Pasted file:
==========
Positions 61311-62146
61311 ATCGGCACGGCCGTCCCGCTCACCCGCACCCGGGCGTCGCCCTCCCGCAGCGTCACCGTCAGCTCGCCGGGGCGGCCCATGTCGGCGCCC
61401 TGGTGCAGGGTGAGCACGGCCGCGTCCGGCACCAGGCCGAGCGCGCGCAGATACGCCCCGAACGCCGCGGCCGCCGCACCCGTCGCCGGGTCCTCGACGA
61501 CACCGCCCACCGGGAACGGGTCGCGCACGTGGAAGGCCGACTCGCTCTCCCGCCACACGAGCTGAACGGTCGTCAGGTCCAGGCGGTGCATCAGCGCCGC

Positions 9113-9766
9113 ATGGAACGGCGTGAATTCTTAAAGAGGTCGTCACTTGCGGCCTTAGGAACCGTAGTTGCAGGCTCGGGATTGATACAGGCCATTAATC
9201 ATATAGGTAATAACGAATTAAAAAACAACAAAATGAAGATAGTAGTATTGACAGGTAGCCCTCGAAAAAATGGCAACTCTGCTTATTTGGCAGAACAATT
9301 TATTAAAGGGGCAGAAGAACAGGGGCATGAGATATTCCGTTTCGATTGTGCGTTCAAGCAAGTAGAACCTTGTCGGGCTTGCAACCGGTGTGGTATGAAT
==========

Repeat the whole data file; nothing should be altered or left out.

Positions 61311-62146
61311 ATCGGCACGGCCGTCCCGCTCACCCGCACCCGGGCGTCGCCCTCCCGCAGCGTCACCGTCAGCTCGCCGGGGCGGCCCATGTCGGCGCCC
61401 TGGTGCAGGGTGAGCACGGCCGCGTCCGGCACCAGGCCGAGCGCGCGCAGATACGCCCCGAACGCCGCGGCCGCCGCACCCGTCGCCGGGTCCTCGACGA
61501 CACCGCCCACCGGGAACGGGTCGCGCACGTGGAAGGCCGACTCGCTCTCCCGCCACACGAGCTGAACGGTCGTCAGGTCCAGGCGGTGCATCAGCGCCGC

Positions 9113-9766
9113 ATGGAACGGCGTGAATTCTTAAAGAGGTCGTCACTTGCGGCCTTAGGAACCGTAGTTGCAGGCTCGGGATTGATACAGGCCATTAATC
9201 ATATAGGTAATAACGAATTAAAAAACAACAAAATGAAGATAGTAGTATTGACAGGTAGCCCTCGAAAAAATGGCAACTCTGCTTATTTGGCAGAACAATT
9301 TATTAAAGGGGCAGAAGAACAGGGGCATGAGATATTCCGTTTCGATTGTGCGTTCAAGCAAGTAGAACCTTGTCGGGCTTGCAACCGGTGTGGTATGAAT